Fazeer Mohammed (FP)
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AS MUCH AS the big-hitting and the bling, the “Universe Boss” bravado and even the “Don’t Blush Baby” bacchanal give him celebrity and infamy beyond the boundaries of the game, it is easy to overlook the reality that there is considerable cricketing substance to all the glitz and glamour associated with self-proclaimed “Six Machine”, Chris Gayle.
Forget the hero-worshippers, for he can do nothing wrong in their eyes. Yet those who cringe at certain elements of his public (and private, given that he is among many who like to transmit these things to the world!) demeanour have to concede that for all of his leaden-footedness at the crease and patent unfamiliarity with the concept of the quick single, the Jamaican left-hander’s numbers – especially in Test cricket – are considerable.
Yes, all the attention at the moment is on the T20 stuff and his achievement last week at being the first to complete 10 000 runs in the format. But the critics will say this is the version he was made for with the increased emphasis on swift scoring and boundary-bashing. In contrast, it is doubtful whether his biggest supporters in those fledgling days on the international scene 17 years ago would have anticipated anything close to a final tally of 7 214 runs (average 42.18) from 103 Tests, including two triple-centuries among 15 three-figure scores.
Most accept that he pales by comparison to Gordon Greenidge and Desmond Haynes, and while there will be arguments about the value of runs accumulated measured against the quality of opponents and a few other factors, Greenidge averaged 44.72 over 108 Tests and Haynes 42.29 from 116. Somebody saying something about lies, damn lies and statistics?
Gayle’s average goes up more than five points to 47.75 during the two and a half years and 20 Tests in which he led the West Indies, a period when he scored five centuries – two versus England, two away to Australia and one in New Zealand.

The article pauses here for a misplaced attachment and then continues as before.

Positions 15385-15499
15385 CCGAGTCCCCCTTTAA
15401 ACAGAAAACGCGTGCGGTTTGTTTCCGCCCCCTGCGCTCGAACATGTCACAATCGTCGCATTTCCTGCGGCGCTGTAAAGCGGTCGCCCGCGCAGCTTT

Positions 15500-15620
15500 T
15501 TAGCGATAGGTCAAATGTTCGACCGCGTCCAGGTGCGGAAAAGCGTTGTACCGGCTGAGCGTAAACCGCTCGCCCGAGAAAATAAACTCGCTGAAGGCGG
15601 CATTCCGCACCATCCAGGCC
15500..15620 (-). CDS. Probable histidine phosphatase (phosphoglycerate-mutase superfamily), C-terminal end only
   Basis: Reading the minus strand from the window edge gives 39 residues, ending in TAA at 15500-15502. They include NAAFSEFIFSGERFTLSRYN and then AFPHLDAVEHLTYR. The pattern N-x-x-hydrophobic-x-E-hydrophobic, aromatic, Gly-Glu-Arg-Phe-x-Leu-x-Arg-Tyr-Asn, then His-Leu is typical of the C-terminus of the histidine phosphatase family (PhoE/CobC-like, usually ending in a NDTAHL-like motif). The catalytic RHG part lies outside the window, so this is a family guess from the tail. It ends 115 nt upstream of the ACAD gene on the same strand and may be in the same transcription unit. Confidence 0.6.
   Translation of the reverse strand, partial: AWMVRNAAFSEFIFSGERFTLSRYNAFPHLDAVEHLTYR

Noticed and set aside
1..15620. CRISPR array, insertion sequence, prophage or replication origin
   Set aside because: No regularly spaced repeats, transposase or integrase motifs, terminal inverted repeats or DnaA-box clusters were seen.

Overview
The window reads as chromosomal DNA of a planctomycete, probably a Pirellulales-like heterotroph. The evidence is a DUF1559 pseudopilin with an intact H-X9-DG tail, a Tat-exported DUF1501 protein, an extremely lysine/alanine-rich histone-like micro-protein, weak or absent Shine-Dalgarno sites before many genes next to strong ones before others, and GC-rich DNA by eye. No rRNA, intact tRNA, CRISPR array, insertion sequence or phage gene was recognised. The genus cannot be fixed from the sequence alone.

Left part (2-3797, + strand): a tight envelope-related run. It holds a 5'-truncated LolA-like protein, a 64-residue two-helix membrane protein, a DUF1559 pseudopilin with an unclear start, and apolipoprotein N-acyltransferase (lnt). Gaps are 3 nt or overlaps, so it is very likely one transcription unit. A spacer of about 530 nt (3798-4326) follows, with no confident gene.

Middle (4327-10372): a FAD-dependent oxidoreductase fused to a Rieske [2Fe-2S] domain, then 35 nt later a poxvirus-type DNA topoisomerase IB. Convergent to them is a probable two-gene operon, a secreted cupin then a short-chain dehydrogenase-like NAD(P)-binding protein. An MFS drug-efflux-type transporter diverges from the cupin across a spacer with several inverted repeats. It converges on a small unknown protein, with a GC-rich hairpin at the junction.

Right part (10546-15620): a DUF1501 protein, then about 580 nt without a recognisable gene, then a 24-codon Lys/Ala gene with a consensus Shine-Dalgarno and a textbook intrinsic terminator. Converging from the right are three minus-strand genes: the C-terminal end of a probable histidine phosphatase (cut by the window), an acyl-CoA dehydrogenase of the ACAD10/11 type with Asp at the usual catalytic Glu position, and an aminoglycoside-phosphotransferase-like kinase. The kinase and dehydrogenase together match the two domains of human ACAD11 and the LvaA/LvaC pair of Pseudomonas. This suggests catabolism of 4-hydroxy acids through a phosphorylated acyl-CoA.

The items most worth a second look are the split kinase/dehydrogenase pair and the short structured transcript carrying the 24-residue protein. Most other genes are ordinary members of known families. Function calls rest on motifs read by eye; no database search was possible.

Those hundreds against the English came at the start and end of the 1-0 series win at home in 2009 while the back-to-back efforts Down Under were in stark contrast – carrying his bat for 165 through seven and a half hours as the West Indies held the upper hand in a draw in Adelaide followed by a firecracker 102 off 72 balls on the opening morning in Perth, a match lost by just 35 runs.
Witnessing every moment of his match-saving 197 over 514 minutes in the second innings of the second Test against New Zealand in Napier at the end of 2008, Tony Cozier described it as one of the more disciplined and responsible efforts he had seen from a West Indies captain – great praise indeed from the man who was the eyes, ears and voice of Caribbean cricket worldwide for more than half a century.
It was Gayle’s first series as captain, in South Africa in 2007/08, that showed how much being in charge meant to him as he stepped up his game in a manner that made a significant difference to a West Indies side which had never before (or since) won a Test match in that country.
Put in to bat on the first morning of the three-match series on Boxing Day in Port Elizabeth, the powerful opener tore into a formidable pace attack of Dale Steyn, Makhaya Ntini and Andre Nel, targeting Steyn, then the most successful fast bowler in the world, for particularly severe punishment. He blazed 66 off 49 balls with 13 fours, setting the tone for the match and so jolting the Proteas that the Caribbean side never relinquished the ascendancy, completing a famous victory by 128 runs with a day to spare.
That was the stand-and-deliver bravado. Then came the courage under fire in Cape Town as he contributed 46 despite carrying a leg injury in the first innings and then somehow managed to smash four fours and three sixes in 38 batting at No. 6 with the same injury plus a fractured left thumb to leave many a South African journalist wondering if the inspiration provided by the visiting captain would have been enough to take his team to a series-clinching win.
It wasn’t, and South Africa went on to complete the revival with an innings triumph inside three days in Durban, with Dwayne Bravo at the helm and Gayle looking on helplessly from the sidelines. But that series, and most of the 17 other Tests for which he was at the helm, showed someone prepared to fight and tough it out for the sake of the team, qualities not often associated with Chris Gayle.
Admire him or despise him, the record is there in the format of the game still considered the ultimate standard. We shouldn’t shirk from acknowledging it.
Fazeer Mohammed is a regional cricket journalist and broadcaster who has been covering the game at all levels since 1987.